Why 50 Kittens
A few years ago, Martha saw a newspaper ad seeking volunteers willing to foster abandoned kittens for our local animal shelter. We love animals and felt like we had the kind of lifestyle and house arrangement that could accommodate such a gig (especially because Ted works from home), although we had no idea what was involved. So after attending a training course at the shelter (which left us confident, but still clueless), we fostered our first litter in late 2005.
We've continued to foster kittens since then. And although Ted always says that the kittens aren't substitutes for our own children, the fact is that caring for them provides a bit of an outlet for our otherwise unused parenting skills (without the worry of a college fund!) As the litters came and went, the notion of building a website to track our foster kittens occurred to us periodically. When our third full season of fostering kicked off in April 2008, two things finally gave us the initiative to start building the site:
First, we realized that we had reached the 50-kitten threshold, and were no longer clueless. While our 2005-2006 litters taught us the basics like bottle-feeding and weaning, the 2007 season threw the works at us eight-kitten litters, simultaneous litters, subcutaneous saline injections, cocktails of prescription meds, and round-the-clock monitoring of our sickest charges. We learned some things the hard way, and other things by talking to vets and our shelter's animal techs, or by picking through Google listings and thumbing through the few short books we found on raising orphaned kittens. Posting our own experiences and insights on a website began to seem like a good idea, both because it might be useful to other kitten-fosterers and because it would force us to think about and document what we've learned in our self-taught Kittens 101 class.
Our second motivation was sentimental. We realized that we were starting to have trouble remembering all of our foster kittens. Although it's easy to think about the feelings of love and pride and even grief that we've experienced, our memories of the kittens as individuals were blurring (not that we're getting old or anything!) Was that Yuri or Zappa who like to hide under the edge of the bed and ambush passing siblings?
When we bring them to 50K, the kittens are usually unnamed little fledglings that can barely walk. They wobble around on toothpick legs, mew plaintively, poop everywhere (!), and look like tangled mats of food and fur. Then (if we can keep them healthy), they gain a little strength, confidence, and character each day. By the time we put them up for adoption, they're sleek and strong, with distinct personalities ready to take on the world. We want to remember our experiences with them, so taking pictures and posting entries seemed like the best way to do it. And we had to get started while we could still recall early fosterlings like Sally and Jeff.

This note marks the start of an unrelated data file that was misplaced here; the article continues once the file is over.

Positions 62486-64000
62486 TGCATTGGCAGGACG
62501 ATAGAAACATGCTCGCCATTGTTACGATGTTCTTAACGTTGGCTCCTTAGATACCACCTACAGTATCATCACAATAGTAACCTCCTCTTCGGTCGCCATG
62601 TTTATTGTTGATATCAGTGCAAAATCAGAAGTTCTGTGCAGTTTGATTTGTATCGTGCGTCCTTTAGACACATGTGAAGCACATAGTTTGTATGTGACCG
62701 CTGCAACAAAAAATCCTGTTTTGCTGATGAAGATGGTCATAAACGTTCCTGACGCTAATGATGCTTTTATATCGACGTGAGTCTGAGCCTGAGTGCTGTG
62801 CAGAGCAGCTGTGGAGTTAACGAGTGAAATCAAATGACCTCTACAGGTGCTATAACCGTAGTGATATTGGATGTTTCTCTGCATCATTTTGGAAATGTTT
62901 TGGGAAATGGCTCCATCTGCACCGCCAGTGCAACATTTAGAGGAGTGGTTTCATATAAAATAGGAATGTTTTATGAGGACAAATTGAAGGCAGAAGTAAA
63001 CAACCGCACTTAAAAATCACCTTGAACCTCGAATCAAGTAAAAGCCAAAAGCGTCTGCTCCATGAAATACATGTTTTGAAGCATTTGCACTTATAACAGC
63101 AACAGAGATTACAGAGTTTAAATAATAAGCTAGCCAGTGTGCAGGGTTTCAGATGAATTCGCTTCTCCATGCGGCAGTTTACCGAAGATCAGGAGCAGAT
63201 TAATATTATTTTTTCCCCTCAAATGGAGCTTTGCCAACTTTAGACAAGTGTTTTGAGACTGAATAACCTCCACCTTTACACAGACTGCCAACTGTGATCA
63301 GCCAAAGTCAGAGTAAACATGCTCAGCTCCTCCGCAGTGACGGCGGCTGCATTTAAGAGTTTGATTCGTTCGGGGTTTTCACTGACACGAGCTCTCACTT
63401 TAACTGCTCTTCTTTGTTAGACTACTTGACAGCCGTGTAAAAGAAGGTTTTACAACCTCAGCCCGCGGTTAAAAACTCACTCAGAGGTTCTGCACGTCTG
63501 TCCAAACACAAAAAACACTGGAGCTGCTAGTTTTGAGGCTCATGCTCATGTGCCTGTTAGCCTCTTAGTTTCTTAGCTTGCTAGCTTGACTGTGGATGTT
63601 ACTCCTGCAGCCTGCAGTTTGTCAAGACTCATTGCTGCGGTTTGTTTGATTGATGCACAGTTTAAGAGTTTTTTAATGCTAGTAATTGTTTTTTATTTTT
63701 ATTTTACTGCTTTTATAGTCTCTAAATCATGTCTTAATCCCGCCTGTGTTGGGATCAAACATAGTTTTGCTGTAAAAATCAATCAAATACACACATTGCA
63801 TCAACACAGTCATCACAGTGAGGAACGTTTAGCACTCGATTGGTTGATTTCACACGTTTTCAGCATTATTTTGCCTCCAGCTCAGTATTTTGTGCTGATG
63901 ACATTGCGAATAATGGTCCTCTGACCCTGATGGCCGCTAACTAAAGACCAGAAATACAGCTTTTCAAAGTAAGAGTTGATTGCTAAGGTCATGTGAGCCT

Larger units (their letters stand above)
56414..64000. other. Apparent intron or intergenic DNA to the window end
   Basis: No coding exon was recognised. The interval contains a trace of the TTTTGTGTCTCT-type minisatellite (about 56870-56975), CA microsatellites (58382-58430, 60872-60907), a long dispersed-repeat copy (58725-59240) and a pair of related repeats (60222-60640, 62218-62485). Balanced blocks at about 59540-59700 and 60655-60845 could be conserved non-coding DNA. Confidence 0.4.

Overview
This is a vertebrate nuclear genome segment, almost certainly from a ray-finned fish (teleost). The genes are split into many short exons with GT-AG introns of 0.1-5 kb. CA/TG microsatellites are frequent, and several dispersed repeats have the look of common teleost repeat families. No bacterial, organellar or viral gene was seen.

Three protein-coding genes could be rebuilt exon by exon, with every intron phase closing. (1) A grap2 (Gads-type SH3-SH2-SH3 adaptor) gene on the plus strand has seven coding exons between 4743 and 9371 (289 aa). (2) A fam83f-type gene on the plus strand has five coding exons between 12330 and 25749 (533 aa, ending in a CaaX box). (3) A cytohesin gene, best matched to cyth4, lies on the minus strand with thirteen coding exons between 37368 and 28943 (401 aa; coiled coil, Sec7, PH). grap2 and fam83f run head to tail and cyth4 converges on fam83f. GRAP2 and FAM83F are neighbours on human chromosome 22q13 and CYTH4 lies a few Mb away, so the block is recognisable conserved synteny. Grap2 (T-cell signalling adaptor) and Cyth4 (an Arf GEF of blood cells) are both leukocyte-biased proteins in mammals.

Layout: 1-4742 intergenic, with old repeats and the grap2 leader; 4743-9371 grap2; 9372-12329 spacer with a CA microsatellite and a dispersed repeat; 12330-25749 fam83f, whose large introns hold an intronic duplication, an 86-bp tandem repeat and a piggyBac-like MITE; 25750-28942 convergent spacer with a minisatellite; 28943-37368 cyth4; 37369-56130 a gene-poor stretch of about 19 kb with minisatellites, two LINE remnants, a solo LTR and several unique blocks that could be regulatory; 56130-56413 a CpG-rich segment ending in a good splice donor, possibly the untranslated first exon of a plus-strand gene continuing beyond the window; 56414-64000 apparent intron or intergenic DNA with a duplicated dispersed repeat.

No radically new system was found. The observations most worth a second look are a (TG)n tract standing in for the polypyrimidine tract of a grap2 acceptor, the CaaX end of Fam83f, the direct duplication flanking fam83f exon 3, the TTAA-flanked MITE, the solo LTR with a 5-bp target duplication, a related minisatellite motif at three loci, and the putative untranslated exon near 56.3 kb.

Finally, we wanted to pay tribute to the kittens we cared for that didn't survive long enough to find a permanent home. This website is dedicated to them.
Using this Site
There are three sequential components to this site: entries, kittens, and hijinx. Clicking the "entries" link at the top of any page takes you to the latest entry. From there, you can move backward (and forward again) through the sequence of entries, or go straight to a specific entry if you know its number.
Clicking the "hijinx" link at the top of any page takes you to the latest hijinx image and caption for the current litter, from which you can also scroll back and forth through the series for that litter. Or you use the select element to view the hijinx for a different litter.
Clicking the "kittens" link at the top of any page takes you to a page showing a thumbnail image of each fostered kitten, and clicking the name or thumbnail of the kitten takes you to the Bio page for that kitten. From there, you can move backward and forward through our sequence of kittens.
The reference page provides an alphabetized list of kitten-related terms you may encounter on this site, along with a simple definition of the word or phrase, based on our understanding and use of it.
Where do your foster kittens come from?
We live in the Washington, DC area, and the kittens we foster are given to us by local rescue organizations, who receive them from a variety of community sources. Some are the abandoned offspring of feral cats, some are taken from cat hoarders by animal control officers, some are turned in by owners of unspayed adult female cats, and some come from nearby animal shelters that don't have fostering programs.
How long do you keep your foster kittens?
We keep our foster kittens until they are healthy and weigh at least 2.5 lbs. When they've met those criteria and have received their FVRCP vaccines, they're ready to be adopted. So far, the shortest period we've fostered kittens for was two days, and the longest (yes, that would be you, Peaches) was 4.5 months.
Isn't it hard to give up your kittens after fostering them?
It's not that hard, because by the time are kittens are adopted, they've usually outgrown the space we can offer them at 50K, and because we know they're ready to find their forever homes. And giving up our fosterlings means we have room to take in a younger litter. The incoming kittens always look like they need a lot more help than the ones we're giving up.
How long do your kittens usually wait to get adopted?
Not long, since they're generally very social after spending time at 50K. Sometimes our kittens are adopted within a day or two of being listed with their sponsoring rescue organization.
Why are there advertisements on your site?
The advertising we run on 50Kittens.com generates a few dollars per month, which we use to buy L-lysine powder for our foster kittens.